Many other firsts came about as a result of World War I. This was the first time that both the Army and Navy nurse corps were activated. Physicals were being performed on all soldiers. So before they could be inducted, they had to be cleared as "fit for Service." Because of this, women could no longer disguise themselves as soldiers as many had done in wars in the past. And this was also the first time that women served in the Navy, the Marine Corps, and the Army Surgical Corps openly.
Laura Frost Smith, a nurse during WW I, is the oldest known American veteran still living. World War I is a war that marked the first time that women were officially allowed to serve in the military. Mrs. Smith, unlike most of her colleagues, was able to survive and tell her story of her experience through the letters that she had wrote during the war and in a family memoir that she had written while in her 90's. Many of these stories tell a tale that is fearful to say the least.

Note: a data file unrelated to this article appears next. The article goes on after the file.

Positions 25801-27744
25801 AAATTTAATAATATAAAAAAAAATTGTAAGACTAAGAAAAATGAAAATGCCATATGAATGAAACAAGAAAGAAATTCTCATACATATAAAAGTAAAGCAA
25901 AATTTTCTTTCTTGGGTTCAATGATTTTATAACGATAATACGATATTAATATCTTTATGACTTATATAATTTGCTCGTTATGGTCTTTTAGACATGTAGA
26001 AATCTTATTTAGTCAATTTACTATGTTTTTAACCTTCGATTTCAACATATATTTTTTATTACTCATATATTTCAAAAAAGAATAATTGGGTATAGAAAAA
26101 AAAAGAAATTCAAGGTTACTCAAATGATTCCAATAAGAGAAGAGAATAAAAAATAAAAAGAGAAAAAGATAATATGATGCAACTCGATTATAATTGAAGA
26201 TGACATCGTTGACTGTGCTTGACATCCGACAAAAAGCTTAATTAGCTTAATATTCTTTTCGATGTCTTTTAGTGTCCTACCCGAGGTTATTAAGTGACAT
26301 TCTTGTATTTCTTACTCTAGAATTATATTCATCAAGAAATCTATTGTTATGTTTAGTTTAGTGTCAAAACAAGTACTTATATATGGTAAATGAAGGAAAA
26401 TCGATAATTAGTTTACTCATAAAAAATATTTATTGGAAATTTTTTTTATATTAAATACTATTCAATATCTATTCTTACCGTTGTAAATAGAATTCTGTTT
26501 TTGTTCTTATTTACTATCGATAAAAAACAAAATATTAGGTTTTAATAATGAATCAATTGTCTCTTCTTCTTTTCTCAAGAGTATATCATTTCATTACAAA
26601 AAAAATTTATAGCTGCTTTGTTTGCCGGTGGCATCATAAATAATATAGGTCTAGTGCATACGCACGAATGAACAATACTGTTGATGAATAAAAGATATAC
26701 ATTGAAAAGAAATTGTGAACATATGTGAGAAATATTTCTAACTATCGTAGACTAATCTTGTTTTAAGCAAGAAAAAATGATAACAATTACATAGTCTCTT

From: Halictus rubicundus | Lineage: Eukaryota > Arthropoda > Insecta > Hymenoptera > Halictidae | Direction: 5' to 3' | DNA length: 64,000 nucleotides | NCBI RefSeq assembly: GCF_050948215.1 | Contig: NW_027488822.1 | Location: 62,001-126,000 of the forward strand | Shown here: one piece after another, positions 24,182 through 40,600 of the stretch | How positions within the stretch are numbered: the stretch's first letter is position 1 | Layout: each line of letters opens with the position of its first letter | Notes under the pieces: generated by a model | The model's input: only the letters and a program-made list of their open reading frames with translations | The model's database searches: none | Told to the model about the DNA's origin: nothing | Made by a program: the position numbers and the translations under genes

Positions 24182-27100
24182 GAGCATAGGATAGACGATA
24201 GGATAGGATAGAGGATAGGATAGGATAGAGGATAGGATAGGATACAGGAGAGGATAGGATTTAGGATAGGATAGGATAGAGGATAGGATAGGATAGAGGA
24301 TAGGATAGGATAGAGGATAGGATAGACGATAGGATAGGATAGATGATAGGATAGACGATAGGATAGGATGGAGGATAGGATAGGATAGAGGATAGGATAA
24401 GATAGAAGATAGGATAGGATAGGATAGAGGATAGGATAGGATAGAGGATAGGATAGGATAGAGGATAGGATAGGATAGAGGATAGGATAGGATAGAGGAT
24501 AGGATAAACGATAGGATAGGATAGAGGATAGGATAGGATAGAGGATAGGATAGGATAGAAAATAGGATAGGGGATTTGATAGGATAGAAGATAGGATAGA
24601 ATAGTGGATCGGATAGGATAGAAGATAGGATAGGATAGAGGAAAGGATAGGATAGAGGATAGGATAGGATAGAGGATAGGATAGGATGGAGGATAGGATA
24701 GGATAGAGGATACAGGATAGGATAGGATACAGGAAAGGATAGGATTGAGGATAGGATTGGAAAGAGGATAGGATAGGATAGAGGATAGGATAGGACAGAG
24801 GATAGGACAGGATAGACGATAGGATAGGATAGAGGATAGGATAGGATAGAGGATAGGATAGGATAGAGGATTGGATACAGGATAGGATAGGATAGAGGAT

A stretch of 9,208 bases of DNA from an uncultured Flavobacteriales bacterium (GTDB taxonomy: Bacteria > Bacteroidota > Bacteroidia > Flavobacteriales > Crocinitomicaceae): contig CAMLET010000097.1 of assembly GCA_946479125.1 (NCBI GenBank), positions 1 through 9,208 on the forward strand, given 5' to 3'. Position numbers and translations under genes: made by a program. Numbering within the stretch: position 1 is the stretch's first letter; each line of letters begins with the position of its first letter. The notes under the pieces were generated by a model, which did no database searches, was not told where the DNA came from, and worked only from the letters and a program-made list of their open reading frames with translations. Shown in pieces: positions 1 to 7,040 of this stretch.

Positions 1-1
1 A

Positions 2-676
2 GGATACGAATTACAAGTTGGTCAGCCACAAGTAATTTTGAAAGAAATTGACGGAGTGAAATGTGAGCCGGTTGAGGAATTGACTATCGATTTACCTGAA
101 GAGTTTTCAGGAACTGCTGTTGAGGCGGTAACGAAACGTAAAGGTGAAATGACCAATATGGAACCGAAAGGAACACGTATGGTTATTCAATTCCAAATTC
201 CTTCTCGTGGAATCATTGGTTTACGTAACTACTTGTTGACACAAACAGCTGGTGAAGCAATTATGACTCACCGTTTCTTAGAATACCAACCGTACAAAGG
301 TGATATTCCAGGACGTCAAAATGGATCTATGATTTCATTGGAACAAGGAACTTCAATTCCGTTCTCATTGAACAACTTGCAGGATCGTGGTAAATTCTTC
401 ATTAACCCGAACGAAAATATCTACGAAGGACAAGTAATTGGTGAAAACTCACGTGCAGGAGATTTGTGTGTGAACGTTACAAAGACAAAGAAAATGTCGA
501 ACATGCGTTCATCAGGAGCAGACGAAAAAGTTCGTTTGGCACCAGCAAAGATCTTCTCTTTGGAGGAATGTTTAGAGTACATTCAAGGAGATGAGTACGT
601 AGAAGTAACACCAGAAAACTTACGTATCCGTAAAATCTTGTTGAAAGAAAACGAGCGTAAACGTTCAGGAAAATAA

"Do I look bad?" the soldier pleads. Half his face is gone.

Laura Frost hurriedly dresses the raw shreds that remain. There are still
men moaning on gurneys in the rain outside the operating tent.
Her hands shake from the chilling damp that seeps through the canvas

Find Another Essay On Women at War

A Look at Working Women: The Beginning and the Road Blocks

1834 words - 8 pages allowed to be held by women. However, positions of leadership were not granted to women, such as Principle, Hospital Administrator or Child Care Administrator (p. 8). They were deemed as unsuitable for leadership roles as they were weak, dim-witted and emotional. The occurrence of World War I and World War II saw a crisis of workers in the United States, at this time women made great strides in finding employment, due to necessity outside